Michael is torn apart between these two extremes. How can he accept the simultaneity of these two opposite identities? Is it a tragedy for only Michael or even for the entire Europe? What to talk of Europe, is it not common to Indian subcontinent where genocide and ethnic cleansing have resurrected themselves on multiple occasions in different forms whether it was partition, 1984 “Blue Star” operation, Godhra/Best Bakery or hundreds of caste-based clashes and so on. The possibility of recreating this story is present in so many moments and spaces all around that it is almost closer to being a universal story. In case of Europe, it was racial hegemony that destroyed human relationships the most. In case of Indian subcontinent, there are so many forms of hegemony built around caste, religion, gender, ethnicity and habitat that even relationship is made impossible in certain contexts. If I quote Ritwik Ghatak, I would say that there are “rows and rows of fences” between the human beings. In terms of imprisonment, I feel there is no difference being an Indian or a Westerner. That is why hegemonic walls are the biggest obstacles for relationships. This film is a story of struggle against these walls, a story of transcendence and a story of purgation. It comprises three parts: the first part manifests revelation of beauty and its vanishing; the second part unravels the hidden pain and the third part shows the re-collecting of lost beauty and love.
This film also has one additional reason for me to write about it. A couple of months back, I happened to read a beautiful article on this film by a scholar, Shelly Walia in ‘The Frontline’. Under the title, “Tragedy of history”, Mr. Walia elaborated upon the theme of the film in the context of political philosophy. I could see him wading through the debates on justice to find the eternally missing meaning. He was flexible enough not to get jinxed over the static definitions of good and evil. He says in favour of Hanna Schmitz, “She has no pleasure in cruelty, but has acquired the faculty of shutting her mind to it. This is regimentation under the strict bureaucracy. She lacks the criminal mind......... the fact that Hanna Schmitz enjoys her teenage paramour reading to her from the classics and that she permits him to make love to her only after she has relished the reading shows that her reprehensible act does not come from an evil mind.” These words were hitting rightly at the philosophical puzzle that has been posed in this film. Love is a deeply private and universal enterprise. It has to find its way through the public constructions that are denial of love. Michael represents this long journey throughout. Hanna is represented as an indifferent person and Michael doubles up thinking and feeling on her behalf. After eight years of Hanna’s vanishing, he comes across her in a courtroom where she is under trial. She has been charged of being a complicit in a church fire that killed hundreds of mothers and children who were locked inside. She was security guard controlling access to the doors. She was doing her duty but in the pages of history, an act of genocide was being committed. After having such a sudden face-off with her lost love, he finds himself stretched beyond limits. Whom did he love? A criminal or a beautiful and a compassionate woman.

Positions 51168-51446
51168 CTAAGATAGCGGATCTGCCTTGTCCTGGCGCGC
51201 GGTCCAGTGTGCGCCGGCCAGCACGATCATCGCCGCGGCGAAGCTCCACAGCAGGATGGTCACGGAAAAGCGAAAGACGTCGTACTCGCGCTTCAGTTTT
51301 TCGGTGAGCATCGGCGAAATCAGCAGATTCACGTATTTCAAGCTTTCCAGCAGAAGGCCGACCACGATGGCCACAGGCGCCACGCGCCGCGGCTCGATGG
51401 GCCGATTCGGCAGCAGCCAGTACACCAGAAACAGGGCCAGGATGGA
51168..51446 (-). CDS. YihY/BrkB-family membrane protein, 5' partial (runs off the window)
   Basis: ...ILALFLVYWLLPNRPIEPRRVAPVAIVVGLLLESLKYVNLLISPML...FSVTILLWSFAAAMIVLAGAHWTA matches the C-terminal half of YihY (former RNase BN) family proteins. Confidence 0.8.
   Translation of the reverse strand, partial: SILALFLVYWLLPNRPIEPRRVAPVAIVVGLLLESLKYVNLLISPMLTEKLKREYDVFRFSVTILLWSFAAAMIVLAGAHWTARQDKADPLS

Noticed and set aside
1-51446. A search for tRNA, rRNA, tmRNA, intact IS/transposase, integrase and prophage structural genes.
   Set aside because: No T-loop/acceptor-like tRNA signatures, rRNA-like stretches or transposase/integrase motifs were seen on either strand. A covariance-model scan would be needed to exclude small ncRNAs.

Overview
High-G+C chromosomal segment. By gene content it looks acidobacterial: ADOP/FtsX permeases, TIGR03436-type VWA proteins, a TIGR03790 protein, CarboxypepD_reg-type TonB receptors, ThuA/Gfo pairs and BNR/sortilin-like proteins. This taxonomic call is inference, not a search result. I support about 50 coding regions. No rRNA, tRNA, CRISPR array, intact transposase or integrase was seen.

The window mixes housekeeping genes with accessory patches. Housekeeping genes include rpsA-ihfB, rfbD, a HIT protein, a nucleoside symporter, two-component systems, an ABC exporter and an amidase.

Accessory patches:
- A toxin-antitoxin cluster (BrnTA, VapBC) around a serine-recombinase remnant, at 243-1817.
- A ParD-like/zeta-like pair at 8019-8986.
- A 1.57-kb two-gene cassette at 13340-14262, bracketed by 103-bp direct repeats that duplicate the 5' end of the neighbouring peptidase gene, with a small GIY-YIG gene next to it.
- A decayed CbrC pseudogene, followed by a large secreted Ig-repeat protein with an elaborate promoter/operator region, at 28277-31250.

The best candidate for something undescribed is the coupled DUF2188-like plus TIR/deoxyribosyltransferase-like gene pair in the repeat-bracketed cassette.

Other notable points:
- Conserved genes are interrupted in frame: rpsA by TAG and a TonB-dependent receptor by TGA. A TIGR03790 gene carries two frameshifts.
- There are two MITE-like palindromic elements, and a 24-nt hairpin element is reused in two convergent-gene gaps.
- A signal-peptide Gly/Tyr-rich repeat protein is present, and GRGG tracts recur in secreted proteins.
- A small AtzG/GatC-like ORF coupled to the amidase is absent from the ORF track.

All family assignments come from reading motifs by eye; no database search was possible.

Anonymous said...

"Jacob's Courage" (Mazo Publishers) is a tender coming of age love story of two young adults living in Salzburg at the time when the Nazi war machine enters Austria. This historical novel presents accurate scenes and situations of Jews in ghettos and concentration camps, with particular attention to Theresienstadt and Auschwitz. It explores the dazzling beauty of passionate love and enduring bravery in a lurid world where the innocent are brutally murdered. From desperate despair, to unforgettable moments of chaste beauty, "Jacob’s Courage" examines a constellation of emotions during a time of incomprehensible brutality.

Ebrahim Kabir said...

Ghatak was a great man.